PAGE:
We have seen how airlines and airports alike are using social media to reach more potential fliers and to connivence their existing ones. The interactions between industry and customer that we have seen so far have been useful information being given out for the sake of the flier. There is however a side of social media that companies need to be aware of, sometimes things should be answered in a more professional way than via social media.
Delta Airlines is a perfect example of this, Delta had begun to establish themselves online like most other airlines do, starting with a Twitter page and a Facebook page as well. In addition Delta made a separate verified Twitter page for just customer support inquires. One flier tweeted into DeltaAssist about how aggravated she was with her flight delay and subsequent cancellation of her connecting flight. DeltaAssist quickly replied offering to help rebook her new flight through Twitter’s Direct Message service. It allows Twitter users to have conversations that do not show up publicly.
The more unpleasant side of social media relationships effected Delta in February of 2014. Lindsay Jaynes whose 10-week old son is required to eat every two hours, and cannot feed from the bottle or under a cover, asked Delta about their policy on breastfeeding. Delta replied telling the flier that she must cover up so they suggested she pump before hand. Lindsay then replied along with several other Twitter users about the false information given by Delta’s tweet. You are allowed to legally in the United States and Delta has no official policy regarding breastfeeding. While Delta apologized quickly for the misinformation, the damage was already done, and Twitter exploded over the issue. After the brief exchange between Lindsay and Delta the event was over, but the lasting impressions remain. Simply doing a Google search of Delta and Twitter immediately brings up this story.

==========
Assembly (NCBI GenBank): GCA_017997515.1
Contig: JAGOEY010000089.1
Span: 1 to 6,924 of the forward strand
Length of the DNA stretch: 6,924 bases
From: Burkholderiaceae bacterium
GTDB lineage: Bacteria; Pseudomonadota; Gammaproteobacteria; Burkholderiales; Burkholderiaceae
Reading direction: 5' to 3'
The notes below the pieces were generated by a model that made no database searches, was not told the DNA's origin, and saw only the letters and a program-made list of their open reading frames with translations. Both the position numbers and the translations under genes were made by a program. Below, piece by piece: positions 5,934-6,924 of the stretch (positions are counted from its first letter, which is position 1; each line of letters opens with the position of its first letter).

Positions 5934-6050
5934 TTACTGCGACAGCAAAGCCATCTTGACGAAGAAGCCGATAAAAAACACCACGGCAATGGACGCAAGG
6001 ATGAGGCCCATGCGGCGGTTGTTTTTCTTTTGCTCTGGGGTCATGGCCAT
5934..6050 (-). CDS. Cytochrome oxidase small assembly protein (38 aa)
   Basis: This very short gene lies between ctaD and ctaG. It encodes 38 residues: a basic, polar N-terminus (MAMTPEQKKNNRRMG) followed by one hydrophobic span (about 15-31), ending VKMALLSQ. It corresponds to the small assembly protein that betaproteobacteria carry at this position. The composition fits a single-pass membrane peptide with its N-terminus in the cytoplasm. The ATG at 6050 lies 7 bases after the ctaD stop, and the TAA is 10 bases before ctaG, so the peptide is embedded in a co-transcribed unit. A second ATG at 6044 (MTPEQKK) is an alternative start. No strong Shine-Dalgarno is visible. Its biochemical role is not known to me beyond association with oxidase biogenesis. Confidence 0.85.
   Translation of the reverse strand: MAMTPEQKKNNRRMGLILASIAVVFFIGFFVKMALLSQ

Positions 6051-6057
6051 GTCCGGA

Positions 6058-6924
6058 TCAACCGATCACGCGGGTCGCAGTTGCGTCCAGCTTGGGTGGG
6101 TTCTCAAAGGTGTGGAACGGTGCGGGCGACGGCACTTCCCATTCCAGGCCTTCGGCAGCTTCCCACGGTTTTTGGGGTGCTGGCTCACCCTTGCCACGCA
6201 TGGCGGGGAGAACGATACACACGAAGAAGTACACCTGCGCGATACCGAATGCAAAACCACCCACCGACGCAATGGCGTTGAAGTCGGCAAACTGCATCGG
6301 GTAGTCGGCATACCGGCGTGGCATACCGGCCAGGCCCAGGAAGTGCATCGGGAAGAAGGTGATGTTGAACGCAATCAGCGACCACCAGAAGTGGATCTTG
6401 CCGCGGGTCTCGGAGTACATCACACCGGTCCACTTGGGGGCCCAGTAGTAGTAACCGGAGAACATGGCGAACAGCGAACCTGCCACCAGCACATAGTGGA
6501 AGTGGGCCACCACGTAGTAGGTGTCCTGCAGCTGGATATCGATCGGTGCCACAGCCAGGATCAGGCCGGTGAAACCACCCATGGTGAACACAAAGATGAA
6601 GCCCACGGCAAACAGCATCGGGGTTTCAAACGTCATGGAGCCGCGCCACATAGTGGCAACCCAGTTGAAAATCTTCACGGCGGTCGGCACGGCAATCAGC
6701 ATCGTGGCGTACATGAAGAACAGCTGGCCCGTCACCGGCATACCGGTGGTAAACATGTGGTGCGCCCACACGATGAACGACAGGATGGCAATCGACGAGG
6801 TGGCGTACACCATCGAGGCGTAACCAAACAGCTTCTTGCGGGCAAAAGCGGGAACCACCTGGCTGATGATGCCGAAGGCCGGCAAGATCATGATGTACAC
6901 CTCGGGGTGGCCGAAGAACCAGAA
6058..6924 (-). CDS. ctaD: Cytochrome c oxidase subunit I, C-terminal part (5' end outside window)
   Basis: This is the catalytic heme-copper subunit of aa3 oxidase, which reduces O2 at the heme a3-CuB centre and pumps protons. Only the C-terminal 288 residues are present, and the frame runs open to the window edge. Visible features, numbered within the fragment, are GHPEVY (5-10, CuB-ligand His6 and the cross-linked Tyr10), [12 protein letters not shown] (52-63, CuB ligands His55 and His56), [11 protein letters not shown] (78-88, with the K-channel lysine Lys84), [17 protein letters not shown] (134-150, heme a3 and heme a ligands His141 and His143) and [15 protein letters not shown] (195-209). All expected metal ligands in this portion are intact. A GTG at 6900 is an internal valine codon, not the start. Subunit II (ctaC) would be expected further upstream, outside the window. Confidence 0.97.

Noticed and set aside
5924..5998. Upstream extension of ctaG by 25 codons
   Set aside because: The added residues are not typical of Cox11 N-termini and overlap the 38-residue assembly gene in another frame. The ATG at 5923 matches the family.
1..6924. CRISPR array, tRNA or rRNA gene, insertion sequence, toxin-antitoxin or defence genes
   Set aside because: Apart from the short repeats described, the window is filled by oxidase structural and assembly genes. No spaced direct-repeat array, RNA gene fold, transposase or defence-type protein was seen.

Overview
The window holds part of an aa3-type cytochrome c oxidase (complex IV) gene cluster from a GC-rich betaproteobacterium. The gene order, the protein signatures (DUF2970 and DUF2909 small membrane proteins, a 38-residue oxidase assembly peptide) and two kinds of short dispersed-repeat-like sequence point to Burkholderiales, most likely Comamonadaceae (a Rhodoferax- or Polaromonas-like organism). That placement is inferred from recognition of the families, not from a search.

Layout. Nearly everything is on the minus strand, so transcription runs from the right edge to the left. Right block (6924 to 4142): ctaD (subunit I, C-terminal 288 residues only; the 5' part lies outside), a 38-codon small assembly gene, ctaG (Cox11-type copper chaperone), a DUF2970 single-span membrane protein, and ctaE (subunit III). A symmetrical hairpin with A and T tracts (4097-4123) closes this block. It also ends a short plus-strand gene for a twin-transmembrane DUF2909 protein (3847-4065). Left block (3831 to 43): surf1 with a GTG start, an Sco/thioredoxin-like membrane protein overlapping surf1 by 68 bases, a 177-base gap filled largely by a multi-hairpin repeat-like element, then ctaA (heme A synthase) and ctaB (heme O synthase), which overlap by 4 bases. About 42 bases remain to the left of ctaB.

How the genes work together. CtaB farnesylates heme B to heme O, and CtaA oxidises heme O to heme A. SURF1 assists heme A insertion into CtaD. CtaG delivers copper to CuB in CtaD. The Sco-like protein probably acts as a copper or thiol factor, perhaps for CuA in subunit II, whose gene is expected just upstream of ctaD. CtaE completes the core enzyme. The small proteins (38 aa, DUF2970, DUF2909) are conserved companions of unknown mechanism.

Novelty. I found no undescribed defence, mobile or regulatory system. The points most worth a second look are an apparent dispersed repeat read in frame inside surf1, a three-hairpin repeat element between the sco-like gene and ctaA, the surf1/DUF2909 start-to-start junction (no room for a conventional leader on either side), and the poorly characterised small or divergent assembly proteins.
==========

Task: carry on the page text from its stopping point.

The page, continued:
This is a good example of how far business’s using social media still have to go in terms of working out all of the kinks of using social media effectively. While Delta did nothing wrong in replying to her, they were nice, the tone was there, the rapid response was there. The thing that was missing was taking the extra minute to check their policy’s and facts. One challenge that stares business in the face is finding the balance between rapid responses and quality responses. I think that Delta learned a valuable lesson with no major consequence in this case, but they will have to learn what the correct mediums and times are to use social media.